Guest blogger James Vann submitted this post to the East Bay Times but they rejected it saying that it was too “broad [a] critique” of the A’s plan to obtain a parcel on the Laney College campus. And this morning a puff piece appeared on the front page of the Chronicle touting A’s president Dave Kaval as an all around great guy – including a timeline for building the stadium- leaving community members to wonder what kind of “public process” will be actually pursued.
Are the A’s Out to Harm Oakland?
by James Vann
The Oakland community strongly supports the Oakland A’s and urges the team to remain in the City. Unfortunately, the team’s seeming response is “to heck with what is good for Oakland.” The secretive decision recently revealed by the A’s threatens the existence of much of Chinatown and the low-income Eastlake residential neighborhoods; will pressure and cause abandonment of highly popular Laney Community College and its working-class body of students; will overtax the only two local streets that serve the area; will destroy the wildlife and ecology of Lake Merritt and the Channel to the Bay, and will turn the communities surrounding Peralta and Laney over to speculators, land-grabbers, and gentrifying boutique and luxury developments.
At an A’s-hosted “listening tour” on August 30 at La Estrellita Restaurant in the Eastlake district, A’s President Dave Kaval stated that the A’s were still in the information-gathering stage and a decision on location was months away. To the contrary, just the day before onAugust 29, Kaval delivered a 4-page letter to Peralta trustees and Chancellor Jowel Laguerre announcing that the A’s had selected the Peralta site and requested the opening of negotiations. The misrepresentation was followed on Sept 12 with release of Kaval’s public announcement and promotional video.
The off-repeated “month’s-away-to-decision” declarations were belied by the splashy A’s video and premature announcement. The video features developers; out-of-area business owners; commercial associations foreseeing new stores and restaurants (as though no displacement is necessary to make room for the envisioned new establishments); construction unions forecasting “jobs, jobs, jobs” (forgetting that the number of jobs is the same irrespective of location); and certain city policymakers (who immediately backed off their prior-recorded compliments). The video features no area residents.
Selection by the A’s of the Peralta site lacks logical justification. Superimposing the A’s own “bare-bones” stadium option on the site reveals that the parcel can barely contain a 35,000 seat stadium and bleachers, with little to no remaining area for offices, accessory buildings, service vehicles and storage, off-street parking, or gathering space. A more desired A’s rendering depicting a circular stadium surrounded by bleachers has no chance of fitting on the small parcel. It is unbelievable that the A’s would not be aware of the expansion limitations of the Peralta site.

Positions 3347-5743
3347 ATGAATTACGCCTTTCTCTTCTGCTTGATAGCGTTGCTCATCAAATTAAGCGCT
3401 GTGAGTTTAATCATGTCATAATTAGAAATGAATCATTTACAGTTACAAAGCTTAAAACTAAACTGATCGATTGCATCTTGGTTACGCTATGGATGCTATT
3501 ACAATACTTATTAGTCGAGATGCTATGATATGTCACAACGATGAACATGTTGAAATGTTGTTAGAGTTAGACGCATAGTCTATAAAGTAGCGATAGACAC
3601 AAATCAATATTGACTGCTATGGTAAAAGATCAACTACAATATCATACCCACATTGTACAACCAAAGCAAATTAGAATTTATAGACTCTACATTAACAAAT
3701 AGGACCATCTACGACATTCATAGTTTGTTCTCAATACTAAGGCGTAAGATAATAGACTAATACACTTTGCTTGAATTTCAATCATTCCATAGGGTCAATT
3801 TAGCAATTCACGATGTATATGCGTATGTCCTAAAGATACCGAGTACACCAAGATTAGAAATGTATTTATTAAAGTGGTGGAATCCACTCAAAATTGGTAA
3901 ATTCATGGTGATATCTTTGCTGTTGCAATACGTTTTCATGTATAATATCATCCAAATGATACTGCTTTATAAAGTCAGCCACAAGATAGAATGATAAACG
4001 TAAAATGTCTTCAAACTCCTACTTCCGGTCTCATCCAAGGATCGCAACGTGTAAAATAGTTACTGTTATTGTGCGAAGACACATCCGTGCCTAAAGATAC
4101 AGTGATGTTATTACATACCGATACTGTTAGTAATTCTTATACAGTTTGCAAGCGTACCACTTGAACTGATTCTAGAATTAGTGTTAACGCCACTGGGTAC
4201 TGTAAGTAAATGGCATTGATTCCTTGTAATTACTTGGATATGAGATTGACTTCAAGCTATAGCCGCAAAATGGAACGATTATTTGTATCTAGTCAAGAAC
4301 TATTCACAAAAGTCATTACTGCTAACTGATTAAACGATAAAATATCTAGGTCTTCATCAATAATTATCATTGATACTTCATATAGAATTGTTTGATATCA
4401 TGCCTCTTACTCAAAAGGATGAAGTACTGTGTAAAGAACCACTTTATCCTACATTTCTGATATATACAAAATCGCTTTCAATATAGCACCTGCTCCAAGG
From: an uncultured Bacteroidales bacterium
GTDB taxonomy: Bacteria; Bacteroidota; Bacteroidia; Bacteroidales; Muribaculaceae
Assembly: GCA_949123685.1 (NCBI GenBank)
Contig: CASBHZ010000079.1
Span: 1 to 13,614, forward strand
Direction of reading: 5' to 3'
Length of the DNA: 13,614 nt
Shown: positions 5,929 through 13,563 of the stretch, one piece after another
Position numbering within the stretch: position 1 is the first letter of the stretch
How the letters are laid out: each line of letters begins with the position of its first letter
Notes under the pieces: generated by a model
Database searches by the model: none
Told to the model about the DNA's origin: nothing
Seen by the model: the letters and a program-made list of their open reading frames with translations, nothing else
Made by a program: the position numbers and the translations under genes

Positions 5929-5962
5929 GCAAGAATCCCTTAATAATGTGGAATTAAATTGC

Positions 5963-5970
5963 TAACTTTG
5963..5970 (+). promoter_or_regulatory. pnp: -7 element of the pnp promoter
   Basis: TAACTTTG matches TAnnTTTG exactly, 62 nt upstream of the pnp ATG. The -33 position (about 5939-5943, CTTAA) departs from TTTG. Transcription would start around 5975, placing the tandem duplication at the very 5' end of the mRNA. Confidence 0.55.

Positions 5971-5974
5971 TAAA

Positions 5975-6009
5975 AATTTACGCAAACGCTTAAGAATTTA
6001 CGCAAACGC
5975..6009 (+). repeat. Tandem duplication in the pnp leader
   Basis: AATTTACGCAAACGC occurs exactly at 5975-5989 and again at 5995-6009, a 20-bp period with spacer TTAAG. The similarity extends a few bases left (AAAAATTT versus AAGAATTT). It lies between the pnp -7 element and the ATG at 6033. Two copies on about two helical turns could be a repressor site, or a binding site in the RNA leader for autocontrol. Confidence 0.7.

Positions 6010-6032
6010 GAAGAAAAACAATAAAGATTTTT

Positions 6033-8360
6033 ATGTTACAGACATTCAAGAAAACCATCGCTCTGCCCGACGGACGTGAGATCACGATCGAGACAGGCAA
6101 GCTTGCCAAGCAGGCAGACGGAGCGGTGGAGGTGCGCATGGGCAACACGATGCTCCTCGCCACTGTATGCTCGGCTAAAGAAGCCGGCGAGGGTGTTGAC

In addition to the Peralta site being too small, it is inconceivable that the ecological and environmental impacts highlighted by The Audubon Society and The Measure DD Community Coalition on birds, fish, wildlife, and humans can ever be mitigated. Also unstoppable once approvals for the stadium are obtained will be real estate vultures swooping into Chinatown and the Eastlake buying up low-rise buildings, single-
family homes, and ethnic businesses to be replaced by high-rise luxury hotels and condominiums. Displacement of the areas’ thousands of present residents will be total. In Oakland’s current out-of-control housing market, once an existing resident is displaced from their housing, only 2 choices are available: Out-of-Oakland, or, join the growing thousands of homeless who populate the streets and sidewalks of neighborhoods throughout the city.
It is difficult to blithely ignore the ‘natural fit’ and ‘rightness’ of the Coliseum area for the A’s new mega-stadium. Even if the A’s want no part of the present joint-use Coliseum, practically unlimited and unencumbered land exists there to choose from. BART already serves the area with a generous station, pedestrian overpass, and bus-transit transfer center; convenient and accessible rail connector to Oakland Airport; generous unoccupied city land is present to accommodate any desired parking configurations; all needed utilities exist in the vicinity; no housing or commercial establishments exist to be impacted; no residents to be displaced; little if any environmental challenges to mitigate; and land galore throughout the area that literally “begs” for compatible housing, commercial, technological, industrial, and office developments for various futures and visions.
The vast Coliseum area is ripe for immediate development. Thoughtful planning could assure an equitable “win”-“win” solution for the Oakland A’s team and organization as well as for the greater East Oakland community and for the whole of the City of Oakland.
StAy the Right Way !